Did the Rebels Trailer Reveal a Character’s Demise?
We finally got a trailer for the second, and final, half of Star Wars Rebels Season 4. And although there are plenty of details in it that deserve discussion, there’s one thing specifically that I wanted to discuss here. But before we do that, here’s that wonderful trailer one more time…
Okay, let’s talk about…the haircut. That’s right, Kanan gave himself a haircut. Now, its important to note that he gave himself a haircut, someone didn’t do that for or to him. Sure, there probably isn’t a lot of places to get your haircut on Lothal, if that’s even a thing. But if there’s one thing we know from Dave Filoni its that everything has a purpose and it’s a clear focal point of the trailer.
Not only do they show Kanan cutting off his ponytail in a ceremonial type fashion preparing for Hera’s rescue, but in another bit, we have Hera referencing the new “look”, albeit in a negative context. This again feels intentional to me. So, what am I getting at?
Since the beginning its clear Kanan’s character, and the Jedi in general, followed a strict set of rules that could be considered the Bushido code. The code, which emphasizes loyalty to one’s master, self discipline and ethical behaviour, also followed a belief that in the presence of death, one would choose that over life. What that means is self sacrifice is big part of their way of life.
One thing that is prominent in Japanese art, whether it be depicted on canvas, in stories, in film or anime, is the dramatic cutting of a character’s hair. While here in North America it means almost nothing most of time save a charitable gesture, in Japan culture, specifically Samurai culture, its symbolic of something greater. In present day it has remained a symbol of breaking free from the past and in art, like life, symbols matter.
In Japanese dramatic storytelling it signals a shift or life-altering change for a character, a dramatic break from their, now, former life. Historically in cinema, cutting off the hair by a Japanese warrior or Samurai is a symbol of defeat or a step down in class, depending on who’s doing the cutting. So, if the Jedi culture is partially based on Japanese or Samurai culture, which we know to be true, then something as significant as this cannot be ignored. Cutting off your rival’s hair meant shame, doing it to yourself meant something else entirely, it meant sacrifice, it meant defeat.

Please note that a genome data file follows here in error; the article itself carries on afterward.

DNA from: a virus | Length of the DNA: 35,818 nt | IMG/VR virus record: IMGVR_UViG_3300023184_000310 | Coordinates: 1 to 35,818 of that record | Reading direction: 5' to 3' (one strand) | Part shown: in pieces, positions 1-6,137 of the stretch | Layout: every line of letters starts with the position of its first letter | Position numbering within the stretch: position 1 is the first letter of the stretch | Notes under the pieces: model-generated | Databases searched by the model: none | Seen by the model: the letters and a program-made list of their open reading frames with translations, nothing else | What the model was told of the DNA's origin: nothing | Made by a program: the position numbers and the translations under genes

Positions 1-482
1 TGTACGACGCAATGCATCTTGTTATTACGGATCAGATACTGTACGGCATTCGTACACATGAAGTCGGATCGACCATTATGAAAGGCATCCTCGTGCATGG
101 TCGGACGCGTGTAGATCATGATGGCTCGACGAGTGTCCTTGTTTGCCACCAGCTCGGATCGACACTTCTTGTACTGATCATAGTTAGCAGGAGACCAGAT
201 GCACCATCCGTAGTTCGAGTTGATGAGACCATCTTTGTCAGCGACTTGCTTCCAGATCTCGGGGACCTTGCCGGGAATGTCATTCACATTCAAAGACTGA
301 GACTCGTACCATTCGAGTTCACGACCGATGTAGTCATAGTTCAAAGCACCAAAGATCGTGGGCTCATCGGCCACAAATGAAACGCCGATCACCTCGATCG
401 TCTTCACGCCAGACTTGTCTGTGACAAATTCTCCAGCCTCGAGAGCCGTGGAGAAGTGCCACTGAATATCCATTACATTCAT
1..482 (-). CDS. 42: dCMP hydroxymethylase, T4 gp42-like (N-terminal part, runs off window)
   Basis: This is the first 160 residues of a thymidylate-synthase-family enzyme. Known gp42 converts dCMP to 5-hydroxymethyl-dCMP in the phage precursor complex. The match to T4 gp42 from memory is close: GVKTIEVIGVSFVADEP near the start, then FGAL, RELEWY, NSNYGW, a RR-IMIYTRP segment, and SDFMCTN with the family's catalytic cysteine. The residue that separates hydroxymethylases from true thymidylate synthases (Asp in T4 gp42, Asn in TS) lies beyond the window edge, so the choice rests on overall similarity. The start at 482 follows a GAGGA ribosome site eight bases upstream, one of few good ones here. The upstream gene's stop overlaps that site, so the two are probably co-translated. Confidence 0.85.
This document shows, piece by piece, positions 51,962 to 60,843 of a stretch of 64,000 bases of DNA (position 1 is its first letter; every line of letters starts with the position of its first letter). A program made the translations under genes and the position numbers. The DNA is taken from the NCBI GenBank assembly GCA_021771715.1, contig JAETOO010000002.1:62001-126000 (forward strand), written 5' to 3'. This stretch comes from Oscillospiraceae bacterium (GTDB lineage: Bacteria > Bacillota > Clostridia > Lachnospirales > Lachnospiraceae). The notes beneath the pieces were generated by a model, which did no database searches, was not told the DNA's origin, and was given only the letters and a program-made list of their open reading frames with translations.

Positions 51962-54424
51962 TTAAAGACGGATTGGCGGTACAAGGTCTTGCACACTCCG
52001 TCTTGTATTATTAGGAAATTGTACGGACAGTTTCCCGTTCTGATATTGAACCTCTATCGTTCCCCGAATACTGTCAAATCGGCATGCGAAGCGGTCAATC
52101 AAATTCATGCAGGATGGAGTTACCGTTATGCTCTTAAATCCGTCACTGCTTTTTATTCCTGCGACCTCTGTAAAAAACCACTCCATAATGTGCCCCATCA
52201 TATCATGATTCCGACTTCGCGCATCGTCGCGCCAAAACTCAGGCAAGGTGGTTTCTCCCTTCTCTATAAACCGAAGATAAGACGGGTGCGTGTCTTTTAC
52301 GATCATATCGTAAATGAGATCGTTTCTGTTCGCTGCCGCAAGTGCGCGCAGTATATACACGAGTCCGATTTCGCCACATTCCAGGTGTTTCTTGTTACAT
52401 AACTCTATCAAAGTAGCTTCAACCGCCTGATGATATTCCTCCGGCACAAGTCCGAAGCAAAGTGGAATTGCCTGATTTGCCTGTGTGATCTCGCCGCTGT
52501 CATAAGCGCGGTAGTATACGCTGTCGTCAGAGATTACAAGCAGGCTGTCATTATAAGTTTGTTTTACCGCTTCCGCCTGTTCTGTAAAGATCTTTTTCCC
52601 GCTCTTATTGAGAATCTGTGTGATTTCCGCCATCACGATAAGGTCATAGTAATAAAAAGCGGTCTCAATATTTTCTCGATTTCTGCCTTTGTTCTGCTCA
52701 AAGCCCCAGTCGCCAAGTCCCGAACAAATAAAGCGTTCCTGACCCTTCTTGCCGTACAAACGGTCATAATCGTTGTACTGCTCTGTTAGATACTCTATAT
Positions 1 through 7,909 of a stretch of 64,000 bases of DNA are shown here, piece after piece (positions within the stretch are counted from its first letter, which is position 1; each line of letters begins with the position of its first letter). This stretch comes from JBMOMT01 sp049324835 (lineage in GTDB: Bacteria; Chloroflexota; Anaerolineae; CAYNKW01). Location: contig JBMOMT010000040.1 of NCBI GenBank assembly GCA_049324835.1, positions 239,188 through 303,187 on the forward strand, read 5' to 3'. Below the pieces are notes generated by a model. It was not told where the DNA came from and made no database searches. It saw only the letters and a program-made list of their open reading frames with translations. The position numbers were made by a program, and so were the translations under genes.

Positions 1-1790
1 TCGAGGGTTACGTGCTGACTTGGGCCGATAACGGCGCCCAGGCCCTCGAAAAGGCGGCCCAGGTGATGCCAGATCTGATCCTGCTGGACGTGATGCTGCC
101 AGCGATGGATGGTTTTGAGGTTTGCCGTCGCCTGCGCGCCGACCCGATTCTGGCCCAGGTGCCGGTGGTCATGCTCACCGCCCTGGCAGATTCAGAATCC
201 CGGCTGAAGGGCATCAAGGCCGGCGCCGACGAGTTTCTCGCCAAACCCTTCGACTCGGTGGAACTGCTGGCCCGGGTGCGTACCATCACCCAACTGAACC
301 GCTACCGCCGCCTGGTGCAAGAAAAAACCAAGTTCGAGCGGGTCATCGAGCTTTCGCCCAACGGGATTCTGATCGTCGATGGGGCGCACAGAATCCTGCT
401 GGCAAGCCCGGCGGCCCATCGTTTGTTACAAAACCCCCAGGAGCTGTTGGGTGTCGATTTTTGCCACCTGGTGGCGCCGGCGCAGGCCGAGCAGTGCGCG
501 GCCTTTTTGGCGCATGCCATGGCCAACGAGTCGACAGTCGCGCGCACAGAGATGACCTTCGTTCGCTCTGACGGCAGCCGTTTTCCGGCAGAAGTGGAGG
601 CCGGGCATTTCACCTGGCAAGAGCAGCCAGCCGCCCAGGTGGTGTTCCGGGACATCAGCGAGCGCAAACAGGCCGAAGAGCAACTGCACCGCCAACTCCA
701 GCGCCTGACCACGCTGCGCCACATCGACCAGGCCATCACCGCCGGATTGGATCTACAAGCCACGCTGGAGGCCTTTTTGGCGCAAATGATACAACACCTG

Kanan wasn’t always the man we know him to be, he didn’t always follow a “code” or act in a noble manner. After the death of his master, Depa Billaba, he abandoned his old ways and was more of cowboy than a Jedi, a Ronin if you will. That all changed when he met Hera and later Ezra both of which would give him a new outlook on life, a new family, a new code. We’ve watched him go grow from a swashbuckling mercenary to a benevolent nurturer. He has learned sacrifice through his adopted role as mentor and master to Ezra and through his love of Hera.
This of course has changed the way he carries himself in life which has also altered his appearance as well along way. This was an intentional move by Dave Filoni and the other writers and speaks highly of their creative process. From the way Kanan dressed, to the way he wore his hair, to the way he kept his beard, Kanan has been in a transitional state both inside and out since we first met him. Filoni has said as much in recent interviews and speaks about Kanan’s evolution and how its affected his appearance.
There are many reasons to think Kanan Jarrus doesn’t survive past Season 4 of Star Wars Rebels and there have been many clues to suggest this. The ominous tone surrounding his interactions with the Loth-Wolves and his unexplained absense in any material during or after the Battle of Scarif should be enough. But if not, this could one more clue to build your case with. And again, everything means something in this series and its no accident that something so attributable and symbolic of Kanan’s current state of mind is being ceremoniously expunged in a very public way. Again, whether that means his ultimate demise or just simply a fresh start, a cleansing if you will, is something we’ll debate until the end of the season.
So, whether he lives or dies, one thing is clear, that Kanan Jarrus will forever be changed by the events which are about to unfold. What exactly those events entail we’ll soon find out.
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